Stopping All Running Virtual Machines (Hyper-V)

April 6th, 2012 by and tagged , ,

So, a good friend and fellow MVP asked me for a script to shut down all running virtual machines on a server so she could do cold backups of them. This seemed like a perfectly reasonable request, and my first thought was “Well, this gets really obvious and easy in Windows Server 8” since we have a full set of Hyper-V cmdlets there. But then I sort of remembered doing something like this before, and hunted around and found this old TechNet Wiki article I wrote over a year ago. It wasn’t a full fledged script, but had all the pieces I needed to put together a simple script to stop all the VMs on the local Hyper-V host:

# This is a simple script to stop all the currently running VMs on the local
# Hyper-V host. It could easily be extended to accept a command line
# argument of the name of a remote Hyper-V hosts or a list of hosts into an array

$VMs = Get-WmiObject MSVM_ComputerSystem -computer "." -namespace "root\virtualization"
foreach ($vm in $VMs) {
   if ( $ -ne $vm.elementname ) {
      # skip the parent's name
      if ( $vm.EnabledState -eq 2 ) {
         # If the VM is running
         $shutdown = Get-WmiObject MSVM_ComputerSystem `
                        -namespace "root\virtualization" `
                        –query “Associators of {$vm} where ResultClass=Msvm_ShutdownComponent”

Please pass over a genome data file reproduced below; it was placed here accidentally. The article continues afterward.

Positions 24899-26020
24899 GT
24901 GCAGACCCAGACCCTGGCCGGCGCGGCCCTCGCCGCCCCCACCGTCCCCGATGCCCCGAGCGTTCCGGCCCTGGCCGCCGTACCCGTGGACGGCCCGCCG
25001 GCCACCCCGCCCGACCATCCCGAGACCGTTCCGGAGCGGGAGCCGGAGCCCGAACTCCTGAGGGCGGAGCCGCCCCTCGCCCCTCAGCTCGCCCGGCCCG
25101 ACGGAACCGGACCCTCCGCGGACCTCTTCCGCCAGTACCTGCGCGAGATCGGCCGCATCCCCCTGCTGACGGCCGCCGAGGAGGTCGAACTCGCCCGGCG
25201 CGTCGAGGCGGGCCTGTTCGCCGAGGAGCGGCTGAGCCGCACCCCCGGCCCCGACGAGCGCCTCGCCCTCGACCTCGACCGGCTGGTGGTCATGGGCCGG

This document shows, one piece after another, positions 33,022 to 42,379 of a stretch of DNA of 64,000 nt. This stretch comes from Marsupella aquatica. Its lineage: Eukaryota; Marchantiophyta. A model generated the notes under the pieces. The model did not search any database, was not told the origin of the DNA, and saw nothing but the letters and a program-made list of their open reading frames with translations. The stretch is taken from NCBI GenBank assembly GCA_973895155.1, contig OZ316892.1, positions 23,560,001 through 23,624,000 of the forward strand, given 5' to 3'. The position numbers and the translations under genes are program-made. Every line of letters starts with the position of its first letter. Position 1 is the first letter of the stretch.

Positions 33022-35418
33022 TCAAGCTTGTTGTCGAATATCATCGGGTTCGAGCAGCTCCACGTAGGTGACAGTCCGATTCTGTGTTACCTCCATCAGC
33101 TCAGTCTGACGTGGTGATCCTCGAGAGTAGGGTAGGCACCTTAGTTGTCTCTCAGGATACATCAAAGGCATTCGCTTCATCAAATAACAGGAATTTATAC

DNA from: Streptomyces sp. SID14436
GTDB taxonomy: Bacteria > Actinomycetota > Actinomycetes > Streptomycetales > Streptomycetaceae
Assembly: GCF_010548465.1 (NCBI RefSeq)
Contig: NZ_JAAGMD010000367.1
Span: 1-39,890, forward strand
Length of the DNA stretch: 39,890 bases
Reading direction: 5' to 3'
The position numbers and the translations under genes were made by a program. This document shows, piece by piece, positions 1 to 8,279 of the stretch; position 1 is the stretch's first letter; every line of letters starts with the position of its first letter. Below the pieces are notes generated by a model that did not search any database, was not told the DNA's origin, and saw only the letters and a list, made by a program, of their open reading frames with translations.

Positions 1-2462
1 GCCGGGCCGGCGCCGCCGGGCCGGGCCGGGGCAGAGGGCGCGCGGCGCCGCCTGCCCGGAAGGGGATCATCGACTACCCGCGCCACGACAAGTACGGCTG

$shutdown.iniateShutdown($true,”System Maintenance”)
         sleep 5

So, what’s happening in that script? Well, Get-WmiObject grags a list of all the VMs on the local Hyper-V Host (-computer “.”), then we simply loop through the list (skipping host itself ($ -ne $vm.elementname), and for each VM that is running ($vm.EnabledState -eq 2), we get a shutdown object for that specific VM and then call the initiateShutdown method on that object.


Note that this is a “forced shutdown”, so is equivalent to “shutdown –s –f” at the command line. Some processes may not get politely shutdown. Too bad, so sad. Since we need this to work regardless of what else is happening, that’s a necessary risk.


ETA: Wow, this is an old script. Written before we had built-in Hyper-V cmdlets to do this. This still works, and isn’t version dependent so far as I know, but I’ve written updated versions of this a couple of times since. The most recent was 2016, here.  You might want to check that post out. It’s a modern, PowerShell v5 version.

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